Tuesday, December 23, 2008

The Dining Alternative & Chef Peter Ungár: Part 4

For the last part of this series, Chef Peter Ungár was kind enough to provide a few of his recipes, including two of the items I had at the Chef's Table. Please note that Peter does not usually use specific measurements when cooking so not all of the recipes have your usual measures.

First up, the delicious Gruyère Cheese Gougères that are pictured above. Gougères are made from a basic pâte à choux with gruyère cheese, which is savory instead of sweet (such as profiteroles and eclairs).

1 cup water
3 1/2 oz. butter (unsalted)
1 tablespoon kosher salt
1/8 teaspoon finely cracked white pepper
1/4 teaspoon dry mustard
1/4 teaspoon sugar
1 1/4 cup AP flour
5 eggs
1 cup Gruyère cheese (grated)
1/4 cup Parmesan cheese (grated)
1 egg (for egg wash)

1. Oven at 450 - line baking sheet with Silpat (or parchment paper).
2. Combine water, butter, salt, pepper, mustard, and sugar - bring to boil - add flour.
3. Stir for at least 2 minutes on medium heat - mixture forms a ball and moisture evaporates.
4. Cool mixture slightly - add eggs, one at a time - mixing vigorously.
5. Mixture should form medium peaks - then add gruyère.
6. Pipe batter into 1 oz. size balls, with 2-3" between each - sprinkled with Parmesan.
7. Bake for 7-8 minutes, or until they puff and hold their shape.
8. Mix 1 egg with splash of water - quickly brush each with fine coating.
9. Reduce oven to 350 - bake for another 20-25 minutes, or until golden brown.
10. Serve immediately - hot out of the oven.

Next is the Sujeonggwa, a Korean punch, and Peter got the recipe from his mother-in-law.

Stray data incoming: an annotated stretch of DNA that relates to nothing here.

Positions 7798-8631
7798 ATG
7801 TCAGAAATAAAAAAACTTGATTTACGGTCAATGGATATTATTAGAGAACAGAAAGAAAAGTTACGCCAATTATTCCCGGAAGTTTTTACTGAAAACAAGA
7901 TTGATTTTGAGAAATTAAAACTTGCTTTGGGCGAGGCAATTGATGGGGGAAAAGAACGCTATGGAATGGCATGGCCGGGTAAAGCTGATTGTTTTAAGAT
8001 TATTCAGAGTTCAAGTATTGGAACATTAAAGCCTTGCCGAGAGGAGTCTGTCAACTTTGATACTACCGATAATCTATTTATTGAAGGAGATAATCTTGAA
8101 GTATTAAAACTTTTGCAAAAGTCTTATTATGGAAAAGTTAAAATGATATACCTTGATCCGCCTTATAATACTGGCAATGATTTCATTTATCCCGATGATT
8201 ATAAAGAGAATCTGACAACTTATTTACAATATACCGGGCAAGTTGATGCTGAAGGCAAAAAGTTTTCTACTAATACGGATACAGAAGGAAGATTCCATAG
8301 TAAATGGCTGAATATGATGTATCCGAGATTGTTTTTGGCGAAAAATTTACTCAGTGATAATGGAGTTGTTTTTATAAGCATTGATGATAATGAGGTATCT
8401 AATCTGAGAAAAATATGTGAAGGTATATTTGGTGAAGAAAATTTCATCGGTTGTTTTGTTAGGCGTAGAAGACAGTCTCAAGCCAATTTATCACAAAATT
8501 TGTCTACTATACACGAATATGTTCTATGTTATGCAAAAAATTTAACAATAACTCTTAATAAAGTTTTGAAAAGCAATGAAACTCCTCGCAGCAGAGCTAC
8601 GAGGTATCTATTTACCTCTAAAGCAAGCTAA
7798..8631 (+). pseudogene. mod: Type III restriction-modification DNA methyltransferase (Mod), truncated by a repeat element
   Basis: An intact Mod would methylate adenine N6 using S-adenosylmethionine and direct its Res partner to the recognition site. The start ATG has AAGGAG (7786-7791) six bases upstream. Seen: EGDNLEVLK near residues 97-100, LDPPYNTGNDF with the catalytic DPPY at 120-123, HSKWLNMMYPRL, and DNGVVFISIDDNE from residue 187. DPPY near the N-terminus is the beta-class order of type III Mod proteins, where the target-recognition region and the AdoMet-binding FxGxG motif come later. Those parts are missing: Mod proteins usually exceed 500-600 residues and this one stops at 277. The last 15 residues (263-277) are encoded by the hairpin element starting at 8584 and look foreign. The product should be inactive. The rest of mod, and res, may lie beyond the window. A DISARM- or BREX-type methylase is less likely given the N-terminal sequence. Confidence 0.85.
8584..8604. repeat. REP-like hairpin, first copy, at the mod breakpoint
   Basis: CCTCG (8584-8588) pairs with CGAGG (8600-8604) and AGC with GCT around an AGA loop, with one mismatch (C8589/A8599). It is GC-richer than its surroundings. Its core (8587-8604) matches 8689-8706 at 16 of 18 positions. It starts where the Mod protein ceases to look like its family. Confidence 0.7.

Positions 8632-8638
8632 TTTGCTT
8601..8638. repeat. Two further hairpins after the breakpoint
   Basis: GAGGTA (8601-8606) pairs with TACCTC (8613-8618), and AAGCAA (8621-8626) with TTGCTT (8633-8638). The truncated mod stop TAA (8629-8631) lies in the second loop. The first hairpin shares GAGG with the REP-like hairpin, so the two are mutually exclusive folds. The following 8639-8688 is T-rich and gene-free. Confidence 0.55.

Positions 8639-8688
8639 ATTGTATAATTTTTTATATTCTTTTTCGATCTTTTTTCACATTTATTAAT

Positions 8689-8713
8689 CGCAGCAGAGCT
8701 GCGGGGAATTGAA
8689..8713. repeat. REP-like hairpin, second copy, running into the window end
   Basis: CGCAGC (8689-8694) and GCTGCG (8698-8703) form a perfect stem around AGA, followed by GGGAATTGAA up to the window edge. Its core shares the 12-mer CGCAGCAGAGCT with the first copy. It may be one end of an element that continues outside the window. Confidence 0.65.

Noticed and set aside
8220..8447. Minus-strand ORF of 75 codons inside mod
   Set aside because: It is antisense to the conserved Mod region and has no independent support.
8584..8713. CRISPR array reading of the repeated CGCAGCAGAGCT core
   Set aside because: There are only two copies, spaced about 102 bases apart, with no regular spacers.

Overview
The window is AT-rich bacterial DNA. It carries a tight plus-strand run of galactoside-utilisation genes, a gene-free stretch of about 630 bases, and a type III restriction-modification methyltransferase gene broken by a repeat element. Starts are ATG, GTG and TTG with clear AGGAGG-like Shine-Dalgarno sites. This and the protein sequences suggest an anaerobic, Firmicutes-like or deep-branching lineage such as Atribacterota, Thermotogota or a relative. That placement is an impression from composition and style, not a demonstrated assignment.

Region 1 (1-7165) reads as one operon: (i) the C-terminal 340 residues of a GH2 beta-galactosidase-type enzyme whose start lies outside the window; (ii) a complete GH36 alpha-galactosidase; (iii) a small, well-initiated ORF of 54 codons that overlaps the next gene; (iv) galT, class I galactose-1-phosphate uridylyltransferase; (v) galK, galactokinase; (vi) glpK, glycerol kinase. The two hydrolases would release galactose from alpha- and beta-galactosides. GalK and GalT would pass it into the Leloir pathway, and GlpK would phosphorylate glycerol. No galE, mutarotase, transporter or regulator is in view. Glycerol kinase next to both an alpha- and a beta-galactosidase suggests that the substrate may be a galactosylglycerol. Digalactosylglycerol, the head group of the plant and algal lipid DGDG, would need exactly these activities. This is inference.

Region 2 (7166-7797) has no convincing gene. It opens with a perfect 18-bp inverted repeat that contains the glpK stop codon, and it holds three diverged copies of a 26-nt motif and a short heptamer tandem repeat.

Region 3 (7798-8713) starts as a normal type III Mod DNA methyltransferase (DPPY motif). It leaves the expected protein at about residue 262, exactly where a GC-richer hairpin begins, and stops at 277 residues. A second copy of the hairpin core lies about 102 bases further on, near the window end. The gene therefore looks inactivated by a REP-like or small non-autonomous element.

dark brown sugar
fresh ginger root
cinnamon sticks
pine nuts
water (as much as you want to make)
dried persimmons (optional)*
*Originally, this drink was sweetened with dried persimmons, instead of sugar. But quality of dried persimmons are unreliable.

1. Peel ginger, slice, slightly beat with spine of knife to release juices.
2. Put cold water in pot with sugar (or dried persimmons) and ginger and bring just to a boil.
3. Put in cinnamon sticks and refrigerate until completely chilled.
4. Finely strain within a couple hours after chilling.
5. Garnish with a few cleaned and lightly toasted pine nuts per cup.
6. Serve cold - even in winter.

Lastly, Peter provided me a recipe for a holiday side dish, Sweet Potato Gratin.

sweet potatoes
dried apricots
chicken stock
clarified butter
kosher salt
finely ground white pepper

1. Finely dice shallots - sweat off in clarified butter - no color.
2. Once shallots are opaque, add minced garlic - cook until raw smell has dissipated - no color.
3. Add chicken stock and finely chopped apricots - reduce to sludgy consistency.
4. Slice sweet potatoes finely (about 1/8") - rinse in cold water - pat dry on towels.
5. Barely coat the bottom of an oven-proof skillet with clarified butter.
6. Stagger potato slices, starting at the center and working outward in spiral pattern.
7. Once one layer is formed, season with salt and pepper - spread a thin layer of the apricot mixture.
8. Form another layer of potatoes - continue in this fashion until there are 4-5 layers (with potato the final, top layer).
9. Heat the pan on moderate heat - when it begins to sizzle, pour a small amount of clarified butter around the entire edge of the potatoes.
10. Continue gently shaking the pan and forming the round shape of the gratin with spoon or spatula.
11. Once it slides around the pan as a whole, place in 350 oven for about 20-25 minutes (until a cake tester or paring knife can pierce without resistance).
12. Allow to cool for 10-15 minutes and then place a like-sized plate on top the skillet and flip over.
13. Cut in pie shapes and serve.

Simpler methods:
--Made hours (or a day) in advance - reheated at 400 until sizzling.
--Made in a baking dish and cooked all the way in a 400 oven (covered with foil during first half of cooking - then uncovered).

Cook with passion!

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